Do you have any up-to-date instructions on compiling nsopenssl? For some
reason I'm getting a segfault the instant I try to use the client

I'm think it is related to the linux distribution, but the crash isn't
the random problem you are seeing. 


tom jackson

On Thu, 2009-04-30 at 17:59 -0500, Andrew Steets wrote:
> Hello,
> We recently discovered a problem with the nsopenssl ns_httpsXXX client
> commands which was causing SSL close notify alerts (a.k.a. random
> binary garbage) to be written to unrelated (non-ssl) file descriptors
> in certain cases.  While we were trying to come up with a fix, we
> stumbled across some other nsopenssl issues.
> If you aren't using the nsopenssl *client* functionality this is
> probably not interesting.  If you aren't interested in hacking the
> nsopenssl code then you should realize that this may be a potential
> source of frustration.  For anyone else, details follow.
> All of the ns_https client TCL (https.tcl) commands eventually call
> ns_openssl_sockopen to open an SSL connection to a server.
> ns_openssl_sockopen, like ns_sockopen, returns two TCL channel ids,
> one of which is for reading and the other for writing.  The TCL
> channels are created in CreateTclChannel() in nsopenssl's tclcmds.c.
> The channels are stored in a pair of structs with the following
> definition:
> typedef struct ChanInfo {
>     NsOpenSSLConn   *sslconn;
>     SOCKET           socket;
>     Tcl_Channel      chan;
>     void            *otherchaninfo;
> } ChanInfo;
> so the write chaninfo holds a pointer to the read chaninfo and vice
> versa.  The channels are currently constructed such that the read
> channel is associated with the original socket fd created for the ssl
> connection, and the write channel is associated with another fd
> dup()'ed from the original.  They are both associated with the same
> NsOpenSSLConn struct, which itself holds the original socket fd as
> well.
> The channel close function, ChanCloseProc(), has to deal with this two
> fd situation, and that is where we run into problems.  The close proc
> will close the fd associated with whichever channel is being closed,
> but will only shutdown the ssl connection when both channels have been
> closed.
> Here is the slightly edited close chan code:
> static int
> ChanCloseProc(ClientData arg, Tcl_Interp *interp)
> {
>     ChanInfo *chaninfo      = (ChanInfo *) arg;
>     ChanInfo *otherchaninfo = NULL;
>     Tcl_UnregisterChannel(interp, chaninfo->chan);
>     ns_sockclose(chaninfo->socket);
>     chaninfo->socket = INVALID_SOCKET;
>     otherchaninfo = (ChanInfo *) chaninfo->otherchaninfo;
>     if (otherchaninfo->socket == INVALID_SOCKET) {
>         ns_free(otherchaninfo);
>         NsOpenSSLConnDestroy(chaninfo->sslconn);
>         ns_free(chaninfo);
>     }
>     return TCL_OK;
> }
> One problem is that the ns_sockclose() call precedes the
> NsOpenSSLConnDestroy() call.  NsOpenSSLConnDestroy() calls
> SSL_shutdown() on the file descriptor which was previously closed with
> ns_sockclose().  SSL_shutdown() tries to write some ssl close notify
> messages on the fd.  There is no way this can succeed because the fd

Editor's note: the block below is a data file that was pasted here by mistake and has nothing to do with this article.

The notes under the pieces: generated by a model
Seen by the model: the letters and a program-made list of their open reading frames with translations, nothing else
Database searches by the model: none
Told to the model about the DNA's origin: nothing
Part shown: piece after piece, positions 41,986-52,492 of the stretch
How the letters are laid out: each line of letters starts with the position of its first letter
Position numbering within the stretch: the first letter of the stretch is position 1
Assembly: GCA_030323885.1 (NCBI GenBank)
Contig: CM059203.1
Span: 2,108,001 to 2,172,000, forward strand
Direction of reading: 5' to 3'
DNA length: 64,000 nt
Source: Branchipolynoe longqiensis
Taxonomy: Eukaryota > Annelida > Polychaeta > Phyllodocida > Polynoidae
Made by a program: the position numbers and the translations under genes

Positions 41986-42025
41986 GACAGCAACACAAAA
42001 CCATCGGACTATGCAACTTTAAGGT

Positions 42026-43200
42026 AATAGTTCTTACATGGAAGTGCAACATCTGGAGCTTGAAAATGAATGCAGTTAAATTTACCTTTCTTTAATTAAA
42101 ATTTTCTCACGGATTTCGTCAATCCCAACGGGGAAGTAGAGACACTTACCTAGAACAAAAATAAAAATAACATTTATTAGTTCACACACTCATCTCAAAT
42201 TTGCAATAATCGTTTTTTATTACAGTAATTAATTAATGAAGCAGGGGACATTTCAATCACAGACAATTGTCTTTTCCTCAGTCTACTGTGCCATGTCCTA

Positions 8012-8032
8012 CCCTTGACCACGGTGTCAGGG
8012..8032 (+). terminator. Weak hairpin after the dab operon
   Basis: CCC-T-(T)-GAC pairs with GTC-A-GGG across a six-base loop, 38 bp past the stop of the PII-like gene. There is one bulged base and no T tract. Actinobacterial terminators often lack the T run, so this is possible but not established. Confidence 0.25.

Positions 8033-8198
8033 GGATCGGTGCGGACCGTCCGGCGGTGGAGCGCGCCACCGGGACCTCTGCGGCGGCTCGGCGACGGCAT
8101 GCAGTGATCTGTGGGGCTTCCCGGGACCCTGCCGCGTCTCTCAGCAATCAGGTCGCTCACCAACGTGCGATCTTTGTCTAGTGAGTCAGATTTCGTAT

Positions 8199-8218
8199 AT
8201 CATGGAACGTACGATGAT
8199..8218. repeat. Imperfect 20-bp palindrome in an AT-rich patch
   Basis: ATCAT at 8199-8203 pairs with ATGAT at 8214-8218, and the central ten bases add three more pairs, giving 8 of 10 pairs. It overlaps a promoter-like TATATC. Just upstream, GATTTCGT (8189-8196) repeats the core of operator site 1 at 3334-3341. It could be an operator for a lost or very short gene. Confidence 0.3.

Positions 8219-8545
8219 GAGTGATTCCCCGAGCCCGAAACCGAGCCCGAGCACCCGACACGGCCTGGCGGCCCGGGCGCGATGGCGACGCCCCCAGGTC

> was already closed.  The error is siliently ignored.  Clearly the sock
> close needs to come after NsOpenSSLConnDestroy().
> But there is more.  Now we need to examine two possible cases.
> Case 1: The write channel is closed before the read channel.  In this
> case the dup fd is closed first, and the original FD is closed second.
>  There is a teensy little race condition here.  After the
> ns_sockclose() call, the OS may context switch to another thread which
> may call open(), dup(), socket() or anything that gets a new FD.  It's
> also possible that the FD that the OS returns for that call may have
> been the one which was previously closed with ns_sockclose().  If we
> then switch back to the original thread and call
> NsOpenSSLConnDestroy() -> SSL_shutdown(), then we will end up writing
> and reading on somebody else's file file descriptor!  This is
> obviously bad, but the chances of this race actually occuring are
> probably slim.
> Case 2:  The read channel is closed before the write channel.  This is
> the worst.  The original fd, the one in the NsOpenSSLConn struct is
> closed, but NsOpenSSLConnDestroy is not called because the write
> channel is still open and the sslconn * still holds the now invalid
> fd.  Now we have a much larger window for that FD to be recycled by
> the OS and we don't necessarily need an unlikely context switch to be
> stung by the race.  The following ADP highlights this condition.
> <%
> set fds [ns_openssl_sockopen -nonblock 443]
> set rfd [lindex $fds 0]
> set wfd [lindex $fds 1]
> ns_adp_puts "rfd: $rfd"
> ns_adp_puts "wfd: $wfd"
> _ns_https_puts 5 $wfd "GET / HTTP/1.0\r"
> close $rfd
> set tmpfd [open /tmp/nsopenssl w]
> ns_adp_puts "tmpfd: $tmpfd"
> close $wfd
> close $tmpfd
> %>
> If you look at /tmp/nsopenssl after running this ADP, you should see
> some random binary garbage from the ssl shutdown writing on the wrong
> fd.
> Here is a patch that we are using.  It switches the code to use only
> one FD (but still two TCL channels).  It should avoid any close/open
> FD races.  I have only tested on Linux, not sure how it might affect
> other platforms.  Sorry about the verbosity.
> -Andrew
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